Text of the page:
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    I have the sequence 4500 in question, yes! (great pump!). Since it's an external, I obviously don't have it in my skimmer. My skimmer gravity feeds to my pump directly. Meaning, I have it under water level so it can receive water via gravity flow.

    Not sure if that makes any more sense?!
     
    koikeepr, May 22, 2010
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  8. twinclouds

    twinclouds

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    Now I understand. Thanks.
     
    twinclouds, May 22, 2010
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  9. twinclouds

    D&RW

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    I have a flow meter designed for a 2 in pipe. You have to drill a hole to use it. Afterwards you just cut out that section and put in a replacement piece.

    I was really happy to use this because it gave me a fairly exact reading. The reason this meter was very important to me was to ensure that the flow through the UV filter wasn't excessive. Also, it was just kind of neat to be able to compare calculated flow vs. real flow. There's a website that has all kinds of predone spreadsheets for calculations. Most of the ones I've used are pretty close. http://garden-pond-filters.com/calculators.htm

    If you want to borrow it I'll be happy to send it to you if you pay the shipping. If you do I'll also send you the bit to drill the hole because it takes a bit bigger than usual and they are expensive.
     
    D&RW, May 23, 2010
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  10. twinclouds

    twinclouds

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    Hi, D&RW:
    Thank you for your information and generous offer for help. I am interested but I would like to know a little bit more about the meeter and the way how the measurement can be done first. Can you point me to where to find the information (Google directions?)? Where should I drill the hole and how to plug it afterwards?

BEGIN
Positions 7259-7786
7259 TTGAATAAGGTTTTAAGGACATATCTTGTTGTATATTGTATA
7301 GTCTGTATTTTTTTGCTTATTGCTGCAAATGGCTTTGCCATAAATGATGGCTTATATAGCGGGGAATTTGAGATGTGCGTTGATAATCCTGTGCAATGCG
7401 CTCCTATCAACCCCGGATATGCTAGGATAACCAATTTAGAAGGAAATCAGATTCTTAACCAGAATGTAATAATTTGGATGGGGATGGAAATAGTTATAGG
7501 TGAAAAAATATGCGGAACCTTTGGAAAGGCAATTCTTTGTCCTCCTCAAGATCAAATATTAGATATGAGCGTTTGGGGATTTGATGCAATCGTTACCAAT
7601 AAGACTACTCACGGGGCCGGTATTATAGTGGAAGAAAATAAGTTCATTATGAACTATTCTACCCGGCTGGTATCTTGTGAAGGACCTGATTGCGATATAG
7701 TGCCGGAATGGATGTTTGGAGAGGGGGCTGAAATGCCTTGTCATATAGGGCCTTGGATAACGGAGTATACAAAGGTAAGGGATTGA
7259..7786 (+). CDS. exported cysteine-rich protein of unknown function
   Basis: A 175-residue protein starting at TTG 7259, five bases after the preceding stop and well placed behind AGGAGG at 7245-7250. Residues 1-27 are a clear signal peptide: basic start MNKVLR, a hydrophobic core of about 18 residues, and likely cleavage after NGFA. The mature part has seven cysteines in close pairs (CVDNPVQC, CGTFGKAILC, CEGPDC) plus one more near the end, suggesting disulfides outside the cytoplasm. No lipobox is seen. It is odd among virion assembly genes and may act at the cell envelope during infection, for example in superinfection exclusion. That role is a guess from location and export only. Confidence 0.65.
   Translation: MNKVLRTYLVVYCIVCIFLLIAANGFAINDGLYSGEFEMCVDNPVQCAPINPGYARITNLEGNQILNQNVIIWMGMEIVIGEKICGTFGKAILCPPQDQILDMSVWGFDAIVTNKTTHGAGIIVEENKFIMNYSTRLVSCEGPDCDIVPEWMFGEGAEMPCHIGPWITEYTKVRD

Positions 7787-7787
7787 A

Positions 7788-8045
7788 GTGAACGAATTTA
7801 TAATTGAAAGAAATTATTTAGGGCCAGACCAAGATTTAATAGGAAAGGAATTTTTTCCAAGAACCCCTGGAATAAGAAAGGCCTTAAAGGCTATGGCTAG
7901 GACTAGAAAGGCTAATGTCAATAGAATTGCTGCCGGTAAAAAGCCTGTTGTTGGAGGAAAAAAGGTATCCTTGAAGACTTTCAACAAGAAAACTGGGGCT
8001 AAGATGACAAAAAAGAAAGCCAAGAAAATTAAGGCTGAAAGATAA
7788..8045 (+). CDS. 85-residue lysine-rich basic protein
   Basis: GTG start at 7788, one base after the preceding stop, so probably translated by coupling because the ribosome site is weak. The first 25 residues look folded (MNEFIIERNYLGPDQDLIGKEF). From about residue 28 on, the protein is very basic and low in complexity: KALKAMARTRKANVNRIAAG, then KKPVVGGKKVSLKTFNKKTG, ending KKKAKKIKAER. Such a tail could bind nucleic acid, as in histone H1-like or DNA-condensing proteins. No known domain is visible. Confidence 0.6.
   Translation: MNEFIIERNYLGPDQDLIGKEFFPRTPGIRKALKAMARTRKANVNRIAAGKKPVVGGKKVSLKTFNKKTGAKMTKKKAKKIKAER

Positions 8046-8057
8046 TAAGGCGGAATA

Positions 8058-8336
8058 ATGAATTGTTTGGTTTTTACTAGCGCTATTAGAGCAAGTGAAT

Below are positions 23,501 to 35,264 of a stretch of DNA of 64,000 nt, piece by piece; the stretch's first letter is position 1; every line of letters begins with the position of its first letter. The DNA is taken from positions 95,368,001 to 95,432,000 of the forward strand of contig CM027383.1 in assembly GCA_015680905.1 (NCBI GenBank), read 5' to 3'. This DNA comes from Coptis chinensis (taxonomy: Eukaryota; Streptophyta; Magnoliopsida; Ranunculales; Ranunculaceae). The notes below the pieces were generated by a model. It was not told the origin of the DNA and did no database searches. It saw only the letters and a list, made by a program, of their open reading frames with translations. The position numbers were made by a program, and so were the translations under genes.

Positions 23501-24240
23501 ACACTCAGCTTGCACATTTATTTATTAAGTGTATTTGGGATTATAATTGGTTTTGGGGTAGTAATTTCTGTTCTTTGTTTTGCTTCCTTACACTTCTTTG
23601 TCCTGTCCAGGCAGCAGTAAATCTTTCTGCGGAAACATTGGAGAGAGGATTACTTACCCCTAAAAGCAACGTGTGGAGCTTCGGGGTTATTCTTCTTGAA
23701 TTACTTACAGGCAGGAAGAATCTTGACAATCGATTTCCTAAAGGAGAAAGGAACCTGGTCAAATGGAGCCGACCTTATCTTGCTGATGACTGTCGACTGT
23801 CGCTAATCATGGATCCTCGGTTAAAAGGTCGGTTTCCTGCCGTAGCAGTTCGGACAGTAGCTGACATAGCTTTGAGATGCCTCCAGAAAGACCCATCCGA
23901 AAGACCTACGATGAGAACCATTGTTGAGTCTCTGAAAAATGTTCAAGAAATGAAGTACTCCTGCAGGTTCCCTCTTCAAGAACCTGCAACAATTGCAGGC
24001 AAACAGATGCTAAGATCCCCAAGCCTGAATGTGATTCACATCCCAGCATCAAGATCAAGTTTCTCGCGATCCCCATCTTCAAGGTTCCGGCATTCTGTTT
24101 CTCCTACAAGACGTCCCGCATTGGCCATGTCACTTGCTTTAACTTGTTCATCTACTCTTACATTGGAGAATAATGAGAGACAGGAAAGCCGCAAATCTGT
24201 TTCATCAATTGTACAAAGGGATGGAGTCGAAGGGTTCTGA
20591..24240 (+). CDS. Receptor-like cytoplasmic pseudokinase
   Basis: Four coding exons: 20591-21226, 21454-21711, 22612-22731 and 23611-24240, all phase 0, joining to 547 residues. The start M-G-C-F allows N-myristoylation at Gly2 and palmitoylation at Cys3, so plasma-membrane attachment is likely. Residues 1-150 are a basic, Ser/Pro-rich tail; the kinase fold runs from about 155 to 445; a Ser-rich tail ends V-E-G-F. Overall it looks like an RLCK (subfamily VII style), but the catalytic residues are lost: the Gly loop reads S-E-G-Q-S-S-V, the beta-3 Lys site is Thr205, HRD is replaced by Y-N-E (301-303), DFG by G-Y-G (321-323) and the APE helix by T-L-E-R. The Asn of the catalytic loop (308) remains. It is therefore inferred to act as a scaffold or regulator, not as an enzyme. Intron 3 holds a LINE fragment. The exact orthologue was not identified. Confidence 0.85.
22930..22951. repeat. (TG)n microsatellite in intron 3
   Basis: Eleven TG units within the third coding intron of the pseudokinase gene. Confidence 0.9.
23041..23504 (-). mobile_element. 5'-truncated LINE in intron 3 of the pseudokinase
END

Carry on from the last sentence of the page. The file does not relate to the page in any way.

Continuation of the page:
BTW I am armature in water gardening but since I am an engineer, I just want to know exactly what is happening.
    Thanks again.
     
    twinclouds, May 23, 2010
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  11. twinclouds

    DoDad

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    Most pumps flow rates are measured at the outlet after that it's all down hill.:bouncycig:
     
    DoDad, May 23, 2010
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  12. twinclouds

    twinclouds

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    But flow rate (gph) should be the same anywhere along the path, right? I think you can measure it at the input, anywhere in the pipe or at the outlet. Looks like D&RW measures it at the pipe because he mentioned the meter is for 2 in pipe.
     
    twinclouds, May 23, 2010
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  13. twinclouds

    DoDad

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    Yes you can measure it anywhere. When you ad pipes and angled fittings and height the flow rate changes .So if the flow rate was checked at the outlet and it was 4200gph and you added pipe and fittings and height it may read 3600gph.
    copied from a website.

    Why do you need a pump in the first place? Well, you may not need one at all depending on what you plan to keep in your pond. But, if you plan to keep fish, particularly koi, in your pond, you may need a pump to both move the water over a waterfall or through a fountain for aeration, and to move the water through a filter to help keep the water clear and healthy for your fish.
    A pump circulates water against the resistance caused by gravity and friction. The pump has to overcome gravity to raise the water above the pond's surface -- the higher the water is pumped, the more resistance the pump will face, and the less water will be delivered per minute. The resistance to water flow caused by gravity is measured in feet and is called the static head of the circulation system. The static head is measured from the surface of the pond (or other water source) up to the height to which the water is eventually pumped (the top of a waterfall, for example.) The static head does not change whether the water is coming from a bottom drain or from a surface skimmer; it's the pond's surface that matters, not the placement of the inlet.